When I was eighteen, I believed in a much more interesting world.
Magic was real. Miracles happened. Aliens had crash-landed in the New Mexican desert and sometimes hovered their super-cool aircraft above populated areas.
And Lee Harvey Oswald was only a patsy in a vast conspiracy that took out a vibrant, charismatic leader.
These things were certainties. I knew them to be true in the same way I knew that the sun rises in the east and sets in the west. It never crossed my mind to doubt; I had seen evidence on the TV and in books. I was young, innocent, and impressionable. Anything that I couldn't grasp in the context of what little experience I had gathered in my short time on earth had to have a dramatic, if not otherworldly, explanation.
Then life happened.
The girl who sat enthralled by her high-school government teacher's unit on the Kennedy assassination and possible Cuba/mob/CIA connections, who wrote a 5-paragraph persuasive essay that Oswald was not the only person with a gun trained on the President that afternoon in November, who believed that a dark contingent in our own government wanted this man out of the way due to a cold war agenda, is now a woman who no longer believes in fairy tales. A woman who watched the towers fall because a handful of men successfully hijacked commercial jetliners in a plan that should have gone wrong. A woman who learned first-hand how fragile life is and how easily it can be taken from even the most youthful and vigorous among us.
On this, the 50th anniversary of the "Where were you when..." moment of the generation before mine, even the teacher who taught me so much about that day is gone. Good men are taken every day by illness, by accident, by bullet, by cruel act of terrorism. It doesn't take a conspiracy. Sometimes it's just a tragic alignment of the stars that places a person in the wrong place at the wrongest of times.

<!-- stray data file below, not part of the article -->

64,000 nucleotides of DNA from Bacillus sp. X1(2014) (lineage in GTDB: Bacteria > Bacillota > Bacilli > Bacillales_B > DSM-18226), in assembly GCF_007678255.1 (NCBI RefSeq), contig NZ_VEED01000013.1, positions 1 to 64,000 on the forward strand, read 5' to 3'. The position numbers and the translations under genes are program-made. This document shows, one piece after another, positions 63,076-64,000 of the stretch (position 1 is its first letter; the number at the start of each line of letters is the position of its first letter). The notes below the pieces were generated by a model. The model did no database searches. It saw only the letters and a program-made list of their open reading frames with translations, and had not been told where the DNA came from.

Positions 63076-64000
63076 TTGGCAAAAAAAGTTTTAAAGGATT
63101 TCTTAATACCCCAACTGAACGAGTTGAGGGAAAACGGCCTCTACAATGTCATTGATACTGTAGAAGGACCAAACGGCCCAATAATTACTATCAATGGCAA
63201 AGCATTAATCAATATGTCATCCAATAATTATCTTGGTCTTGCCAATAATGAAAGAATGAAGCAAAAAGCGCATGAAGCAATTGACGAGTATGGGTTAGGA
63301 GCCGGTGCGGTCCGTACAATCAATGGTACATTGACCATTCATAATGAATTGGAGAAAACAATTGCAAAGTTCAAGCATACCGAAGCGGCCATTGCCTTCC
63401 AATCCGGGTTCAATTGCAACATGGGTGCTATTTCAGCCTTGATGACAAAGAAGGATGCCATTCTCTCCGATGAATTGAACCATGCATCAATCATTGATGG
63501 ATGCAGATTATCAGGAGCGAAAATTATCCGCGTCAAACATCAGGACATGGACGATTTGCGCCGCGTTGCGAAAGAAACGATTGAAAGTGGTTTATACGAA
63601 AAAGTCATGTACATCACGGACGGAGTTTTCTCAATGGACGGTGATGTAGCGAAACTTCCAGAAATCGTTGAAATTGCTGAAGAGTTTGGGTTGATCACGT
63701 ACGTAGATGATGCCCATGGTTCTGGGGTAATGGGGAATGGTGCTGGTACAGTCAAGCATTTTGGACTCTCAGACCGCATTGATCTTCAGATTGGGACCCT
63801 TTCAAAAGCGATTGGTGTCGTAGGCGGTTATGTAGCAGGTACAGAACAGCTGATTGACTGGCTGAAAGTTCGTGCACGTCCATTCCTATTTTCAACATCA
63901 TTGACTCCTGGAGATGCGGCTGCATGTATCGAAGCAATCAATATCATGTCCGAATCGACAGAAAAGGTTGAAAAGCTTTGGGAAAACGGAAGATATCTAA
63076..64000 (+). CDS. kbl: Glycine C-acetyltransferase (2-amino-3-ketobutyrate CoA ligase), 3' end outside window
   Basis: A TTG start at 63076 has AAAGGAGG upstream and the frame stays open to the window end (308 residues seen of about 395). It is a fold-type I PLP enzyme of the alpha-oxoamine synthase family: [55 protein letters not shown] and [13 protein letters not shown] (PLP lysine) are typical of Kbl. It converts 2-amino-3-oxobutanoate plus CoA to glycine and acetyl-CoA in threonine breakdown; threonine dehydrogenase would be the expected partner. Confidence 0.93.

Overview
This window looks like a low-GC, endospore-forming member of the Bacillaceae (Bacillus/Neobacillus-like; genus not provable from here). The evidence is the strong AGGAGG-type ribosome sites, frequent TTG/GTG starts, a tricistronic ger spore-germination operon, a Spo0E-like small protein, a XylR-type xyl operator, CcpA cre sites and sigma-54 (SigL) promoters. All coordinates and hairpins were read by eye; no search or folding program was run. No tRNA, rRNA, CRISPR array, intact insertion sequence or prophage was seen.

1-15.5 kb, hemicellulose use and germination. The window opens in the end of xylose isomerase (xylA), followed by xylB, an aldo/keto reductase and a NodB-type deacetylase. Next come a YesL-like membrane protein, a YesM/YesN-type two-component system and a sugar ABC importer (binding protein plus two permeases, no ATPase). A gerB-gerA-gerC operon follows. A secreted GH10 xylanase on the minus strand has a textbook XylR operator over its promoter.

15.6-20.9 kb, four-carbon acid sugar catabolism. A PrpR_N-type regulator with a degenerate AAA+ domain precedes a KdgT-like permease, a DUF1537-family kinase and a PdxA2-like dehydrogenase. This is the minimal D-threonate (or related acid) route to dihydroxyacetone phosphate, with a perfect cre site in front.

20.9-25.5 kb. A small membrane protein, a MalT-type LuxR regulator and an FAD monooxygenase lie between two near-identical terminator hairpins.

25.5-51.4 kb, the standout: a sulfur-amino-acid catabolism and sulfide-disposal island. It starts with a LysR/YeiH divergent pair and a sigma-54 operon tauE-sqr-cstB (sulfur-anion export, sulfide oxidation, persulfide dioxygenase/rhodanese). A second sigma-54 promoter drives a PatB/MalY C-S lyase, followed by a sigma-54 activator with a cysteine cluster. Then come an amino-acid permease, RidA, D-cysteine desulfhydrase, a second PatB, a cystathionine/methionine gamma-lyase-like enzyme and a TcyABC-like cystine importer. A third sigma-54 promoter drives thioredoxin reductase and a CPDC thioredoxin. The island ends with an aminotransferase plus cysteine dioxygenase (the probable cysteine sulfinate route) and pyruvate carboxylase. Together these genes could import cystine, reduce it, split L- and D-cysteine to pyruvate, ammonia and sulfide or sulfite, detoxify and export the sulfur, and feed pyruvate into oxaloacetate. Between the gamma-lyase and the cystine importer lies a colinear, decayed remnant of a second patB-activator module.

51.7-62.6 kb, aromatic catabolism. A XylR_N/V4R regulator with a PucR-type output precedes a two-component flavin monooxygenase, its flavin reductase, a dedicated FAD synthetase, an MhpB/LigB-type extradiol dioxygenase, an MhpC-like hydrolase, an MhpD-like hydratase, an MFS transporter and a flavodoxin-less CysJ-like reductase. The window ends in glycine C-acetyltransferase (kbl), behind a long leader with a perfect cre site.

So, at 39, I no longer believe a well-trained, well-camouflaged government agent fired the fatal head shot from the grassy knoll. Though we will probably never know if someone in a position of power encouraged an angry, unstable young man to head up to the book depository that day, I no longer believe it matters. I believe that Oswald sighted the President through his scope and pulled the trigger. And that's the part of this tragedy that really matters. That decision in that moment contains all the blame and all the tragedy of this murder most foul that we ever need to know.
As unfair as it seems, the power of one person to do evil can change the world. And take away a father, a husband, a leader of a great nation. I understand the need for so many to see conspiracy; it's comforting to think that it takes a tangled web of organization, coercion, and cover-up to kill a man who was larger than life. That a single person can't possibly bring a nation to grief.
But a single person can.
I have made peace with the lone gunman. For there is a flip side:
One bad human in the right place at the right time can create tragedy. But one good human in that same place and time can stop it. If you believe the one, you have to believe the other.
And, in the immortal words of Fox Mulder, I want to believe.